Papers, along with the Abstract Submission Form on the website, should be submitted electronically to:

Dr. Pete Mandik

Certain papers may be selected for commentary depending on overall programmatic considerations. People who wish to comment on a paper or to chair a session may volunteer by sending a short version of their curriculum vitae directly to the program chairperson at the above address.

Please specify ‘SSPP Submission’ in the subject line. If the paper is being submitted in consideration of a Graduate Student Travel Award, please specify ‘SSPP Submisson– GSTA.’ If the paper should be considered for the Griffith prize, please specify ‘SSPP submission – Griffith.’

Further info can be found at the SSPP website and especially in the SSPP August Newsletter.

Cohen & Dennett’s Perfect Experiment

I was re-reading Dennett and Cohen’s recent paper in Trends in Cognitive Science, “Consciousness Cannot be Separated from Function” and I am now puzzled by their view (before I go on, I would like to note that this issue of TICS also has Joe LeDoux’s paper where he mentions the Qualia Fest, and Lau & Rosenthal’s paper…all in all a great issue!).

Cohen and Dennett want to argue against phenomenological overflow, which is a debate I am currently in the middle of myself, by showing that it is essentially an unscientific view. To do this they introduce what they call the ‘perfect experiment’. They imagine that the area of the brain that is responsible for processing color is somehow allowed to function but is isolated in such a way that it cannot be accessed. The subject in this experiment is shown a blue cup, say, and will deny that they see the color even though the isolated brain area is doing what it normally does. They say,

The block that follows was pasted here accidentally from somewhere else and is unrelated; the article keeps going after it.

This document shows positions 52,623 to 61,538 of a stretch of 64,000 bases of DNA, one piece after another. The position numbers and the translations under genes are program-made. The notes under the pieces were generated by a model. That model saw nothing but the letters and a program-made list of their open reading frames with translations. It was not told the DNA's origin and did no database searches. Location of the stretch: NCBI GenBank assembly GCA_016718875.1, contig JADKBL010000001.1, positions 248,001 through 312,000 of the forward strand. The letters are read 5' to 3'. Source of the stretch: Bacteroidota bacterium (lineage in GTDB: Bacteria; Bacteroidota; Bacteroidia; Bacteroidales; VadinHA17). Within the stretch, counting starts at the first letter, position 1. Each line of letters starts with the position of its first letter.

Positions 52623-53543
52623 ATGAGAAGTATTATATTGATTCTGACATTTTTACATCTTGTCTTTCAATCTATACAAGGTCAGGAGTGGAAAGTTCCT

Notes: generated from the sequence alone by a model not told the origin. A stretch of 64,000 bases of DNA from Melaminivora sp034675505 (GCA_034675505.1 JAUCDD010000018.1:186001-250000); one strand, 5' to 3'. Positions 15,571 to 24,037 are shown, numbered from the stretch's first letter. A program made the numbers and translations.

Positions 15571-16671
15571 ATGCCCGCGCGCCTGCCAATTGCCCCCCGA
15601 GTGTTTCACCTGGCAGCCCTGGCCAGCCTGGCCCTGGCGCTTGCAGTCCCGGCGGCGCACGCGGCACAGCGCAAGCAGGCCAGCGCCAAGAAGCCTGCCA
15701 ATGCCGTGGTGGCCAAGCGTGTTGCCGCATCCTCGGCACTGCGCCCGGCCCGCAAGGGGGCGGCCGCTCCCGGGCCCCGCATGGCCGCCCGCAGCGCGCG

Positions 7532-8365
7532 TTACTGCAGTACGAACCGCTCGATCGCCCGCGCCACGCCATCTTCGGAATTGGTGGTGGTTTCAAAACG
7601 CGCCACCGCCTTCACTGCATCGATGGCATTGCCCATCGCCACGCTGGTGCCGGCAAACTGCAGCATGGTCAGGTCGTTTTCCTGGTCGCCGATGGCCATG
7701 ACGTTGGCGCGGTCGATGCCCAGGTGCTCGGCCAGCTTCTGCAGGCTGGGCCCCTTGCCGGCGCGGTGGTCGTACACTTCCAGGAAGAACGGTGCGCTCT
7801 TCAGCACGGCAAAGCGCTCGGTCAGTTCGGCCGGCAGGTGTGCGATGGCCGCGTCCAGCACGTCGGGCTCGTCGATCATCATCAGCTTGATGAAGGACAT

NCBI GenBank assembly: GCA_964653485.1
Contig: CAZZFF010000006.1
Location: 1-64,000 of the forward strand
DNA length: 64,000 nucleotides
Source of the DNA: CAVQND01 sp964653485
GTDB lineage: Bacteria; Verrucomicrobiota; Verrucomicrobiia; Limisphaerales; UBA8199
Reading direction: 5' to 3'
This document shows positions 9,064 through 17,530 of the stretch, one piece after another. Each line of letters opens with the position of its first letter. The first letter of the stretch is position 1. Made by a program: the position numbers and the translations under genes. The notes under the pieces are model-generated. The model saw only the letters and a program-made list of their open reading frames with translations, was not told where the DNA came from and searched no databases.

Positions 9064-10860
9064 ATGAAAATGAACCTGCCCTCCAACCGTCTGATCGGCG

In spite of this frank denial by subjects, theories that posit dissociation between consciousness and function would necessarily assume that participants of the ‘perfect experiment’ are conscious of the apple’s color but simply cannot access that experience. After all, the conditions these theories stipulate for phenomenal consciousness of color are all met, so this experiment does not disprove the existence of isolated consciousness; it merely provides another particularly crisp example of consciousness with- out access.

However, there is a crucial problem with this logic. If this ‘perfect experiment’ could not definitively disprove [overflow theories] theories, then what could? The subject man- ifests all the functional criteria for not being conscious of color so what would ground the claim that the subject nevertheless enjoys a special kind of consciousness: phenomenal consciousness without access consciousness

I think it is interesting to note that this kind of argument against overflow has been around for a long time. Here is a passage from Huxley’s On the Hypothesis that Animals are Automata, and Its History (from 1874),